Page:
Before Jon Stewart hosted The Daily Show, there was Craig Kilborn. Kilborn's smugness and snark were practically weaponized and his ability to fire off acerbic one-liners was a thing of genuine beauty, so much so that when Stewart took over it felt like his earnest schlub routine was doomed to fall flat if only because it was so different than what had come before it. But it didn't fall flat. Stewart took a show that, with Kilborn, may have been relegated to haughtily standing above politics and the media and having no real impact on them and turned it into possibly the most necessary show on television precisely because Stewart was so earnest. He cared. He got angry. He got frustrated. He wore his outrage on his sleeve even as he was laughing and making us laugh. Stewart changed the political media for the better.
If you need a perfect illustration of the kind of vital, powerhouse presence Jon Stewart is within our culture and how sorely he'll be missed when he's gone, look no further than his contentious interview last night with ex-New York Times reporter Judith Miller. In an age of political media in which so many journalists and presenters seem to do nothing more than lend a credulous ear to those speaking from a position of authority and allow those seeking opportunistic redemption to regain their dignity, Stewart just won't tolerate any of it. Miller came on to The Daily Show to promote her new book, The Story: A Reporter's Journey, but given the chance to come face to face with the living embodiment of the lapdog media's failures in the lead-up to the Iraq war, he refused to allow Miller to duck her infamous role in pushing Bush administration propaganda.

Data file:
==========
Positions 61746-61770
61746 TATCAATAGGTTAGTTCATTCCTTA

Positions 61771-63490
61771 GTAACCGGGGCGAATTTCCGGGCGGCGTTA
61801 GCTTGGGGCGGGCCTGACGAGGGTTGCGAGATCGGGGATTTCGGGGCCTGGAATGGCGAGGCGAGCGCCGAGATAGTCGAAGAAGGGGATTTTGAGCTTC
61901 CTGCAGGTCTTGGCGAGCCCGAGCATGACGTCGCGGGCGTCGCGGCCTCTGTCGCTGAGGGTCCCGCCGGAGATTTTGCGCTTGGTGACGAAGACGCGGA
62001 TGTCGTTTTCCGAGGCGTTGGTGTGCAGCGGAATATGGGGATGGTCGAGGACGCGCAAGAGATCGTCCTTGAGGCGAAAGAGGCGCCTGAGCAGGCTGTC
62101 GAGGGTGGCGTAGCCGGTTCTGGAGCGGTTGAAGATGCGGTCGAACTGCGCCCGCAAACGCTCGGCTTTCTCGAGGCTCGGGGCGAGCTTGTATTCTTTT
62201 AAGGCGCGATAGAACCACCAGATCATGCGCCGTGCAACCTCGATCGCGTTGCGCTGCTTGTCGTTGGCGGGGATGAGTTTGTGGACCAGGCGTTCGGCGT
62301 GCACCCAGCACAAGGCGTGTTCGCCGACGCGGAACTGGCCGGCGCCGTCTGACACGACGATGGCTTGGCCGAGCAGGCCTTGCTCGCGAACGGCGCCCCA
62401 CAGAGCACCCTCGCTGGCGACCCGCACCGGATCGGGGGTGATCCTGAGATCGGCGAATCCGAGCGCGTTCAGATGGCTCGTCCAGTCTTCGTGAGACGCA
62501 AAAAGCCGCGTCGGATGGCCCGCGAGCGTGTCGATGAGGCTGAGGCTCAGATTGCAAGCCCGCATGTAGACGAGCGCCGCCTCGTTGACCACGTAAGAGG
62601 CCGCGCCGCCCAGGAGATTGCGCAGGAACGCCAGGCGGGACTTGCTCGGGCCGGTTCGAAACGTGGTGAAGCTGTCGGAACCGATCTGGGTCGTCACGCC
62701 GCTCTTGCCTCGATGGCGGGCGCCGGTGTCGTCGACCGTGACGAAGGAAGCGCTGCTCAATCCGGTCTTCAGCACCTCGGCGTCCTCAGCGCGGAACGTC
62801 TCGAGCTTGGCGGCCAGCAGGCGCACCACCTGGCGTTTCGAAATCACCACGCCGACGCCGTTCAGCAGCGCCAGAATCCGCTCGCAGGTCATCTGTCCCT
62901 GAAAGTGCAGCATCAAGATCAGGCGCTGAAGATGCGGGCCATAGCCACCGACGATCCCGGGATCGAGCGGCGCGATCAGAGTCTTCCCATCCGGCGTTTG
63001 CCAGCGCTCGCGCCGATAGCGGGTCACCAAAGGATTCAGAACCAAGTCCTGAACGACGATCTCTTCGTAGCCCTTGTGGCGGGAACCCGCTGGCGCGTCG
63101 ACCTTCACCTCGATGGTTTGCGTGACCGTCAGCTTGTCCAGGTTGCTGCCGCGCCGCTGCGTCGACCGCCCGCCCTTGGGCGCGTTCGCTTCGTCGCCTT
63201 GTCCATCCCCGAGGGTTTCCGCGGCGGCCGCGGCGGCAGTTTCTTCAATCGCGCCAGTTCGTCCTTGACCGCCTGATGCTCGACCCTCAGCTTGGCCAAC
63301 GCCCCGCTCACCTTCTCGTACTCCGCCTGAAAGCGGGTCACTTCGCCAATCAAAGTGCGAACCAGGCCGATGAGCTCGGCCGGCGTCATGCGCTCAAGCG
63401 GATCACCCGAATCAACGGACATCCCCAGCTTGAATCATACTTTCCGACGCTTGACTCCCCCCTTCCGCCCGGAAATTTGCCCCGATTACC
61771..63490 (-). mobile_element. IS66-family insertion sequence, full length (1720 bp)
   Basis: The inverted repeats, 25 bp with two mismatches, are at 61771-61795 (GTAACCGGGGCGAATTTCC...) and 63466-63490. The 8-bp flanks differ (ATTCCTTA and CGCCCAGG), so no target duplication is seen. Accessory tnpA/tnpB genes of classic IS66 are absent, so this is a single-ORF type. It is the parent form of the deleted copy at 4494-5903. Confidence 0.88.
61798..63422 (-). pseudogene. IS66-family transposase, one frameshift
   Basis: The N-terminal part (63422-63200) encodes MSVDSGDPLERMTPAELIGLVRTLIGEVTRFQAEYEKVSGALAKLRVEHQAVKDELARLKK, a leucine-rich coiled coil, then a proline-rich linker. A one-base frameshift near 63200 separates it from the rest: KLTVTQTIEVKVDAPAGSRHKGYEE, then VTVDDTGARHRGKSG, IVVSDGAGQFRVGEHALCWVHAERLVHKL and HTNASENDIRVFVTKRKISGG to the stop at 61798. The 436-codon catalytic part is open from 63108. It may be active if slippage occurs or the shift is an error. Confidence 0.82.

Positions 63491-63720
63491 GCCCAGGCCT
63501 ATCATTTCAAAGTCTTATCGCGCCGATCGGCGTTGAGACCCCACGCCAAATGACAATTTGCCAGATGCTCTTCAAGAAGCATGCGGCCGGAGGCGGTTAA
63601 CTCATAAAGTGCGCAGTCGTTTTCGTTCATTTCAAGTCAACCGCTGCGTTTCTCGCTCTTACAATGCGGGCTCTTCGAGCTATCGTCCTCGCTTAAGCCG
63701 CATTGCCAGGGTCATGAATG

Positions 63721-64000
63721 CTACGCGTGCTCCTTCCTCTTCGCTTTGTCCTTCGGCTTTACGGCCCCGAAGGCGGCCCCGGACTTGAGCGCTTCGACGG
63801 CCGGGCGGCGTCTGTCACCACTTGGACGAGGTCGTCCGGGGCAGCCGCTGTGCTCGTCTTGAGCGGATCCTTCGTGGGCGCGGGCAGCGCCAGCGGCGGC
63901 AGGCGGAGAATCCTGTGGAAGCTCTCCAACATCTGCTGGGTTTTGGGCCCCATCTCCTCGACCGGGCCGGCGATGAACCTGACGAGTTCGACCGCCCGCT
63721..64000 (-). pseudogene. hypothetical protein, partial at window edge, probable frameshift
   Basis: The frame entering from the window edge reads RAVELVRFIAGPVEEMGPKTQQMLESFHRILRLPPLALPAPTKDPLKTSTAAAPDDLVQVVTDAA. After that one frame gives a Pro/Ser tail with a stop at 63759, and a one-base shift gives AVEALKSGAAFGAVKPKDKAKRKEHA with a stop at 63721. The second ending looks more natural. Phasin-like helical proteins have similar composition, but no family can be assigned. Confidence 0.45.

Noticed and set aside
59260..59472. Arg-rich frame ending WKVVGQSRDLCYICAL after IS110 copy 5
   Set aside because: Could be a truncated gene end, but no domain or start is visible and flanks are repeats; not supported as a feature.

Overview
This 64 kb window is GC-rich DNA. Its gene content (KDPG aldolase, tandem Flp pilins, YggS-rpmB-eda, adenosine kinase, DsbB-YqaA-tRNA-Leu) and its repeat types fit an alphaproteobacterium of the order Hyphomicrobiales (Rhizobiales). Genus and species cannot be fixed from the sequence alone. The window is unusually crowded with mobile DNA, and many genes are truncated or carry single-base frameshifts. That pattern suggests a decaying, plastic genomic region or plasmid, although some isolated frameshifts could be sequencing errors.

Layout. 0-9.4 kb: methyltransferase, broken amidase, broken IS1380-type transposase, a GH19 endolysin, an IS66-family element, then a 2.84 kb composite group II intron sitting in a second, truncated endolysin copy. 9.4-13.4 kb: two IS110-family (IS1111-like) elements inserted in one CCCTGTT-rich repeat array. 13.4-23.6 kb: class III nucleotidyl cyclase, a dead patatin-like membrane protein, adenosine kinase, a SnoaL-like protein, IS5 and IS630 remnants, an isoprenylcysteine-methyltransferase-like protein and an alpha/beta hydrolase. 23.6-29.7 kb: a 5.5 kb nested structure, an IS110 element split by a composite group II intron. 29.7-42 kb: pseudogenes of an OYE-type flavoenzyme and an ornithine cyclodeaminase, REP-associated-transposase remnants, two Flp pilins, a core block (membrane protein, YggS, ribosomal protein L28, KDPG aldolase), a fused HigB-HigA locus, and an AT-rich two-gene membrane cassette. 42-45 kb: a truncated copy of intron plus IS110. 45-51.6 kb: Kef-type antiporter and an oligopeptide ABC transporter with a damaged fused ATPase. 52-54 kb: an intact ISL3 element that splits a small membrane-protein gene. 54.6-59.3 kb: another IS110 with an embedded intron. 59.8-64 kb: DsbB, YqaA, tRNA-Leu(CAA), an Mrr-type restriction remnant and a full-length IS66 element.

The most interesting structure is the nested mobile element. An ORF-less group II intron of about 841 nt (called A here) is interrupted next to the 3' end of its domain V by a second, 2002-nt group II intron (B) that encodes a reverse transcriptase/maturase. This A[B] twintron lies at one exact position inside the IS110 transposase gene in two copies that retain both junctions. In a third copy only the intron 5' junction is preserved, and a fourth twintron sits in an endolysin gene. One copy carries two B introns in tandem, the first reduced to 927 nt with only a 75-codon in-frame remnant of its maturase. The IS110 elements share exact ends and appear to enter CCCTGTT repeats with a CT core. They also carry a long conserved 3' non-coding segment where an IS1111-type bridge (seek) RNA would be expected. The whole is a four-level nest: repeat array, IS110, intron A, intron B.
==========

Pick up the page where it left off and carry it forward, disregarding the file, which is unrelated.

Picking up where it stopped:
“I believe you helped the administration take us to, like, the most devastating mistake in foreign policy that we’ve made in, like, 100 years," Stewart began the interview. "But you seem lovely." From there, he didn't let up on her. He somberly expressed both anger and disappointment over the fact that Miller not only didn't do her job but in reality did exactly the opposite of what he job was supposed to be. The interview is honestly one of the best I've seen in the 16 years Stewart's been host, made especially poignant by the notion that here is someone who isn't technically a "real journalist" confronting someone who was a real journalist but who failed miserably at her very important job. Stewart, who works at Comedy Central, stays more true to the ethics and tenets of good journalism than Judith Miller, who once worked for the most prestigious journalistic outlet in the country.
The real journalist is a disgrace. The fake journalist is a national treasure -- and there aren't words to describe how much he'll be missed when he finally leaves The Daily Show.